As an IT Architect, part of my role is to help identify and position emerging technologies for the enterprise, which includes a focus on education. Over the past twelve months, I have seen an increased interest in blockchain, with many industry analysts positioning it as “the next big thing”.

Industry analysts are rarely the first to identify truly transformative technologies, however their marketing prioritisation is often a good indication as to when the technology has evolved from genesis to the mainstream.

Thankfully, I have kept a close eye on the blockchain community over the years, starting with my first article regarding cryptocurrency in 2011. Since that time, I have written and referenced a number of articles (see below) that further explore the technology and surrounding eco-system.

Although you can learn a lot through research, I am a big believer in practical examples as a learning aid. This is especially true for a technology like blockchain, which can be very confusing.

As a result, I wanted to explore the option of creating a very simple demo, that could be used to highlight the core concepts of blockchain. This led me to the following seven requirements:

  • Create Nodes
  • Create Peers
  • Create a Blockchain
  • Mine New Blocks (Single and Batch)
  • Automatically Reconcile the Blockchain
  • View the Blockchain
  • Proof of Work / Stake Consensus Algorithm (Stretch Goal)

Due to the obvious implementation complexities, I marked the Proof of Work / Stake Consensus Algorithm as a stretch goal. You might argue that a blockchain without a robust consensus algorithm is not really a blockchain. I would agree; however, it is important to recognise that this demo has been designed for education purposes only, with the goal to highlight the key concepts.

Like any lazy developer, I first searched GitHub for an open-source project that I could use as a foundation. This steered me towards “naivechain”, which provided the perfect starting point. My forked version of the code is called “BlockchainPlayground” and is available publicly on GitHub.

Blockchain Playground

Blockchain Playground is a simple JavaScript application, which leverages Docker. By running docker-compose up the application will build and launch three nodes, as well as setup the required peers. The image below shows the nodes running in Kitematic (Docker GUI).

alt text

Once running, the nodes communicate with each other (peer-to-peer) via WebSockets, looking to reconcile the distributed ledger (e.g. Blockchain). Each node can be controlled using a simple HTTP interface (e.g. cURL), where a user can mine new blocks, add peers and report on the status of the Blockchain.

The structure of the generated block is relatively basic, which includes the values:

class Block {
    constructor(index, previousHash, timestamp, data, hash) {
        this.index = index;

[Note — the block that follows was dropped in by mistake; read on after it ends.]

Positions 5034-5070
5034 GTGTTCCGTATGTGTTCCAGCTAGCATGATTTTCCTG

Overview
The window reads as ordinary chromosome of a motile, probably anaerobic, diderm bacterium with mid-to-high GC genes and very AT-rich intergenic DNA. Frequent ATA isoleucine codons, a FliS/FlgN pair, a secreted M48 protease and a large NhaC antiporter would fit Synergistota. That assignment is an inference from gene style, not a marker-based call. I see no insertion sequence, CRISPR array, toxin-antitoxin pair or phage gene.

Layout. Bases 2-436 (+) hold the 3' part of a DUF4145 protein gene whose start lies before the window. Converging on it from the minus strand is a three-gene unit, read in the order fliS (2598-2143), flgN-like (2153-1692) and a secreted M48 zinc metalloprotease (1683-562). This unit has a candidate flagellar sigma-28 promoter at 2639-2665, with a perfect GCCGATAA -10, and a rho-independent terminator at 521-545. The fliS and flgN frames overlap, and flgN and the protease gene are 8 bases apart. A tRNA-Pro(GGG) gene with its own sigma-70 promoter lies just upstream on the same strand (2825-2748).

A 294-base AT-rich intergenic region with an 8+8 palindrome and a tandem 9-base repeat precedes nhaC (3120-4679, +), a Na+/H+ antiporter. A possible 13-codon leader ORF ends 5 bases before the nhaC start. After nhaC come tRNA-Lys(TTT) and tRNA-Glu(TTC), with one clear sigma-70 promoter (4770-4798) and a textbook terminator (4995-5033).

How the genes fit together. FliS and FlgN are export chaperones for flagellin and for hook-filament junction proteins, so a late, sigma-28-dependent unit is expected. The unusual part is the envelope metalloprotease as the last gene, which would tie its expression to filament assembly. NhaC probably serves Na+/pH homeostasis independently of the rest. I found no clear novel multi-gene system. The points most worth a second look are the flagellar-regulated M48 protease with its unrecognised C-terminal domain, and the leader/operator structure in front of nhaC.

this.previousHash = previousHash.toString();
        this.timestamp = timestamp;
        this.data = data;
        this.hash = hash.toString();
    }
}


A SHA-256 cryptographic algorithm is used to generate the new hash from the contents of the block.

The image below highlights three terminals which are actively monitoring the running nodes. The forth terminal is used to interact with the specific nodes via HTTP.

alt text

The blockchain itself is not persisted, instead it is stored in a JavaScript array. This is useful for demo purposes, as no clean-up activities are required (simply restart the Docker containers).

Demonstration

I have found the most effective way to deliver the demo is to incorporate it as part of a broader presentation. For example, I usually describe the core concepts of blockchain, before leveraging the demo as a learning aid to “make it real” and reinforce the key messages.

The demo itself rarely lasts longer than ten minutes, following the high-level script outlined below:

  1. Launch node one.
  2. Review the status of the ledger from node one, revealing the “Genesis Block”.
  3. Mine a new block from node one.
  4. Review the status of the ledger from node one, revealing the full chain.
  5. Launch node two.
  6. Watch the nodes connect and reconcile the public ledger.
  7. Review the status of the ledger from node two, revealing the full chain.
  8. Mine a new block from node two.
  9. Watch the nodes connect and reconcile the public ledger.
  10. Review the status of the ledger from node one, revealing the full chain.

NOTE: It is obviously possible to continue to create additional nodes and mine new blocks, as well as manually create specific peers.

I have also linked below a (very rough) video walkthrough of the demo in action, however please note that this does not include the previously mentioned presentation.

Conclusion

In summary, I believe this demo, alongside appropriate framing material, can be a useful blockchain education tool. Knowing the technology is still relatively immature, it will likely take many more years before it is “second nature” to technologists, however I believe finding tangible ways to demonstrate the technology, will help to accelerate the learning.